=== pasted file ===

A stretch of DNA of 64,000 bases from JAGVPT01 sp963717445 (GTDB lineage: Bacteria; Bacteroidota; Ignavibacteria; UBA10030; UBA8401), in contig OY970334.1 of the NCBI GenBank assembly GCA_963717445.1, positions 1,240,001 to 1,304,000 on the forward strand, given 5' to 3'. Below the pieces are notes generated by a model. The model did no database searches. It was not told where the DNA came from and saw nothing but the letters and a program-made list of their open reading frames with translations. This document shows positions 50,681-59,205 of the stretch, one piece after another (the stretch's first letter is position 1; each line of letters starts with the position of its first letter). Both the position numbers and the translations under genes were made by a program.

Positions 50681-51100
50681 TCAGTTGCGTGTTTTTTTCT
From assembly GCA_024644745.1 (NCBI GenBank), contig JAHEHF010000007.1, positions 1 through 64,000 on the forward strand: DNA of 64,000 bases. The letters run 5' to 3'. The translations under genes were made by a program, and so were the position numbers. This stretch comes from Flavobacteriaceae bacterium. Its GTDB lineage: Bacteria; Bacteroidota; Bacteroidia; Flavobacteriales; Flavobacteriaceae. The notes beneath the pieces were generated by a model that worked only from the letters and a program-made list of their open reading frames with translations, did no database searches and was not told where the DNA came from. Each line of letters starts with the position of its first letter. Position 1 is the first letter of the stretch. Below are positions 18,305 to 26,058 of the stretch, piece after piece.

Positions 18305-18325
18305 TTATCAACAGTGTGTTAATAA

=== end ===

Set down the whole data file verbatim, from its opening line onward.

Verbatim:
A stretch of DNA of 64,000 bases from JAGVPT01 sp963717445 (GTDB lineage: Bacteria; Bacteroidota; Ignavibacteria; UBA10030; UBA8401), in contig OY970334.1 of the NCBI GenBank assembly GCA_963717445.1, positions 1,240,001 to 1,304,000 on the forward strand, given 5' to 3'. Below the pieces are notes generated by a model. The model did no database searches. It was not told where the DNA came from and saw nothing but the letters and a program-made list of their open reading frames with translations. This document shows positions 50,681-59,205 of the stretch, one piece after another (the stretch's first letter is position 1; each line of letters starts with the position of its first letter). Both the position numbers and the translations under genes were made by a program.

Positions 50681-51100
50681 TCAGTTGCGTGTTTTTTTCT
From assembly GCA_024644745.1 (NCBI GenBank), contig JAHEHF010000007.1, positions 1 through 64,000 on the forward strand: DNA of 64,000 bases. The letters run 5' to 3'. The translations under genes were made by a program, and so were the position numbers. This stretch comes from Flavobacteriaceae bacterium. Its GTDB lineage: Bacteria; Bacteroidota; Bacteroidia; Flavobacteriales; Flavobacteriaceae. The notes beneath the pieces were generated by a model that worked only from the letters and a program-made list of their open reading frames with translations, did no database searches and was not told where the DNA came from. Each line of letters starts with the position of its first letter. Position 1 is the first letter of the stretch. Below are positions 18,305 to 26,058 of the stretch, piece after piece.

Positions 18305-18325
18305 TTATCAACAGTGTGTTAATAA